About Daniel Maurer

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Bars Are Now Selling NYC’s Favorite Illicit Street Drink, Nutcracker

After a high-profile crackdown last summer, nutcracker has made a return. But not necessarily on city beaches, where crowds have been sparse due to poor weather, a swimming ban, and concerns about public transportation. Instead, the highly potent fruit punches– sold in 8-ounce or 16-ounce bottles– have crept onto the menus of local drinking establishments. With restaurants now allowed to serve booze to-go, several licensed establishments have started appropriating a drink usually sold illicilty out of coolers on the beach, in the subway, or on street corners. To find out whether bar-bought nutcrackers and their frozen counterparts, phrosties, pack the same punch, we uncapped a few. More →

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NYC’s Closest Drive-In Reopens Tonight, and Advance Tickets Are Sold Out All Weekend

Drive-in movie theaters were briefly a light in the darkness when conventional theaters started closing in the wake of the coronavirus crisis. But when we checked in with them two months ago, many of the drive-ins mentioned in the Times and other outlets were subsequently forced to close by ever more stringent shutdown regulations. With states now reopening, outdoor theaters like the Starlight, in Atlanta, are up and running again, and our favorite New York-area drive-in, the Warwick, is finally about to join their ranks. More →

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Seen the Doc About the World’s Wackiest Quarantine? 11 More Amazing Things About Biosphere 2

(Still from Spaceship Earth courtesy of Neon)

If you thought sitting around your apartment for two months was an ordeal, try sealing yourself indoors for two years, without even being able to leave for food because you’re supposed to be growing all of your own. That was precisely what eight men and women set out to do in 1991, when they entered Biosphere 2. The futuristic greenhouse was built across three acres of the Arizona desert by an ambitious and eccentric collective of dreamers who fell somewhere between a hippie commune and a Martian colony. More →

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When a Genghis Khan Restaurant’s Opening Is Scuttled, Cook-at-Table Becomes Cook-at-Home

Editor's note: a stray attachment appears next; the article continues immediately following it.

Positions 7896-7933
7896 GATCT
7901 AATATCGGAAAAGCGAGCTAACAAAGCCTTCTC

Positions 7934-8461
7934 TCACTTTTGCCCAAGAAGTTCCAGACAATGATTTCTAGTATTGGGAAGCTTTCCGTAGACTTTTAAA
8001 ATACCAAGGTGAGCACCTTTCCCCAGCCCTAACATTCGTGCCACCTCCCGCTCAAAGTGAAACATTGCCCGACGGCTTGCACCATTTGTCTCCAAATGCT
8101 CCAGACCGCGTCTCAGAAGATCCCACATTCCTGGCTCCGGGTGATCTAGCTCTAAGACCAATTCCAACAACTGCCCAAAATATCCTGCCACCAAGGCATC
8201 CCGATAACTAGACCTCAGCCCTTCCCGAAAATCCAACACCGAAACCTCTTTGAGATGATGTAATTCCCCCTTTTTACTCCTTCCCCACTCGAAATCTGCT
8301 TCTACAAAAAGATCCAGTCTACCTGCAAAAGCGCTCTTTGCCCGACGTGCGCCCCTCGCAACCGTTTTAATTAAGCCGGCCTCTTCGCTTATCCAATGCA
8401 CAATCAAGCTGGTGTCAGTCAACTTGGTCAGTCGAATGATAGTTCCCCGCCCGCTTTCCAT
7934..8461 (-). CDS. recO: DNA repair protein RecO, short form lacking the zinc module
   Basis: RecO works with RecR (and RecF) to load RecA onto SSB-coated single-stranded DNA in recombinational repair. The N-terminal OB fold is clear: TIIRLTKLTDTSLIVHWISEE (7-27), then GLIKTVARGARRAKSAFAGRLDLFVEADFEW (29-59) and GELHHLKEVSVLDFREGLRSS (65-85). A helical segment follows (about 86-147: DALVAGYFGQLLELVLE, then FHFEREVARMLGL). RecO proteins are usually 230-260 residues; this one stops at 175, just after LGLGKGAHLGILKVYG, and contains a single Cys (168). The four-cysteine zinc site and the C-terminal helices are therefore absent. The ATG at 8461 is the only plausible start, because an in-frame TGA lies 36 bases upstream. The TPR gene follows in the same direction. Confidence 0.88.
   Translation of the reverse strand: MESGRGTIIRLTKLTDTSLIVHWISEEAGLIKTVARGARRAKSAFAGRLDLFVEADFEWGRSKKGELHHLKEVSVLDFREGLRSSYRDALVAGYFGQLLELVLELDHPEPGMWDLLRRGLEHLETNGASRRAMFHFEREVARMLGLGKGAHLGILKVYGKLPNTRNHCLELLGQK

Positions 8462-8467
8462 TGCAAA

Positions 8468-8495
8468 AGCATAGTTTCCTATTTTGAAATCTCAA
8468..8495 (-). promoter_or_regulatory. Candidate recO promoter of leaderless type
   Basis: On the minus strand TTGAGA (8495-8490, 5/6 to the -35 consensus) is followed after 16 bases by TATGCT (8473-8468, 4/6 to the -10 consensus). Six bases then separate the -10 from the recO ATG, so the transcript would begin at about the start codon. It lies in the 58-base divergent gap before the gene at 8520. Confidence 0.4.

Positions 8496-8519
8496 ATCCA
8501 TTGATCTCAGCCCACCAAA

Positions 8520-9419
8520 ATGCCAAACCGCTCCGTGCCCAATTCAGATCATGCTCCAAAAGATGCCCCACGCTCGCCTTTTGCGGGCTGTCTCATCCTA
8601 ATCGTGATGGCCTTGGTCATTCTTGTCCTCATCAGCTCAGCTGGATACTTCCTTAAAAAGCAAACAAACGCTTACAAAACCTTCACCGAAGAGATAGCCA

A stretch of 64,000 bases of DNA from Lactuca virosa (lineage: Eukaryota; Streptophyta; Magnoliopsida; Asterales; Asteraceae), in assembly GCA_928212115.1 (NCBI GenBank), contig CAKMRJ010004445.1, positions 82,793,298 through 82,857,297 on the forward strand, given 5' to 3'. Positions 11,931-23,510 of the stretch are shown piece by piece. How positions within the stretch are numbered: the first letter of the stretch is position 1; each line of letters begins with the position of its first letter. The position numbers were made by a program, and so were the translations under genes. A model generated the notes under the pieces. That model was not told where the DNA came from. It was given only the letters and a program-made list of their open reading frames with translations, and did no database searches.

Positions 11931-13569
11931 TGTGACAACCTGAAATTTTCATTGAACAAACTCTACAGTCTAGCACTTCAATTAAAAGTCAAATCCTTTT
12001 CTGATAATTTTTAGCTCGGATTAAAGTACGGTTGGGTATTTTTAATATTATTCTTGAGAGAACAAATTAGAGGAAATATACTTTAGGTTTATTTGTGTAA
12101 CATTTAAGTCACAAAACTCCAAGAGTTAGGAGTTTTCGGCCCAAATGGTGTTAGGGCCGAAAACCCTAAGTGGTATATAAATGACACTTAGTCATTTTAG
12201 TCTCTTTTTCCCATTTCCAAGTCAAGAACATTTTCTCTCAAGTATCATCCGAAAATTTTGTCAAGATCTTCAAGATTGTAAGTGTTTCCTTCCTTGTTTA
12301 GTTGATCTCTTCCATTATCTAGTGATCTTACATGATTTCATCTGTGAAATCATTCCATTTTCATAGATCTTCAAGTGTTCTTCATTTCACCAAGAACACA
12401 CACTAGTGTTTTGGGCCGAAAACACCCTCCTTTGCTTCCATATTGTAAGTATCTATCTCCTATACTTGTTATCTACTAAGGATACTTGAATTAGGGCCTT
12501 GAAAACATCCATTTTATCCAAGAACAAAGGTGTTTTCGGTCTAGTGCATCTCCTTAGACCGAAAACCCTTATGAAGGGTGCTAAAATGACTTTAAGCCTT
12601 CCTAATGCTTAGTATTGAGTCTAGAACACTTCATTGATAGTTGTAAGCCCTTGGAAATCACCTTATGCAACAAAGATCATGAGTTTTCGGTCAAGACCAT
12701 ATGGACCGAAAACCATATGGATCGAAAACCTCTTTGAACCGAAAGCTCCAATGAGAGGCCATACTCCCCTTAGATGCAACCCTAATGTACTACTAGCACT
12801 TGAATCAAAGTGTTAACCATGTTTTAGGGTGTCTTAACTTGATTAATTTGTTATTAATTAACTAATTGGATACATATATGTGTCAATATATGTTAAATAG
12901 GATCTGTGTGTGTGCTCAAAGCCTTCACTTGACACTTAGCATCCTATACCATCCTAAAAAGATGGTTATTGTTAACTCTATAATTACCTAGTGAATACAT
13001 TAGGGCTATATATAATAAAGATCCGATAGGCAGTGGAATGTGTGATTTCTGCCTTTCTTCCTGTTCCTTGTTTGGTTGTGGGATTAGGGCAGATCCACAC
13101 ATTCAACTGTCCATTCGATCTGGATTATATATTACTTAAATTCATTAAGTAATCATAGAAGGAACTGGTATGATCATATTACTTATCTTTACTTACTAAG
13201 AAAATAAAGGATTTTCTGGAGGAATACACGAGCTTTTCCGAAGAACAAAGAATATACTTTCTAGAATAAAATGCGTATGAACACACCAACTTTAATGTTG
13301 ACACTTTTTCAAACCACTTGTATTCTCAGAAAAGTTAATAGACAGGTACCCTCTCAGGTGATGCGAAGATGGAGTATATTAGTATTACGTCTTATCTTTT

The Japanese dish known as Jingisukan, or Genghis Khan, takes its name from the legend that Mongol warriors cooked lamb over their helmets. At Dr. Clark, a new Hokkaido-inspired restaurant in Chinatown, the plan was for diners to cook their marinated lamb and vegetables at their tables, using cast-iron skillets resembling Genghis Khan’s helmet. But when the coronavirus shutdown scuttled the restaurant’s March 15 opening, the operators had to shelve the armored skillets and come up with another plan of attack. More →

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Are New Yorkers Covering Their Faces? Depends Who You Mask

(Photo: Andrew Henkelman via Wiki Commons)

A little over two months ago, Bedford + Bowery’s Zijia Song decided to wear a face mask in public, but grew too self-conscious to keep it up. “People saw my face mask not as a sign of precaution and regard for hygiene, but a sign of ‘Yellow Peril,’” she wrote. Needless to say, times have changed. On April 2, Mayor Bill de Blasio told all New Yorkers to cover their faces in public, acting on a study cited by the World Health Organization that found that asymptomatic or pre-symptomatic carriers were transmitting the new coronavirus. New York hasn’t gone as far as Los Angeles, where it’s now a misdemeanor to visit essential businesses such as supermarkets without wearing a face covering, but the thinking about masks has clearly changed.  More →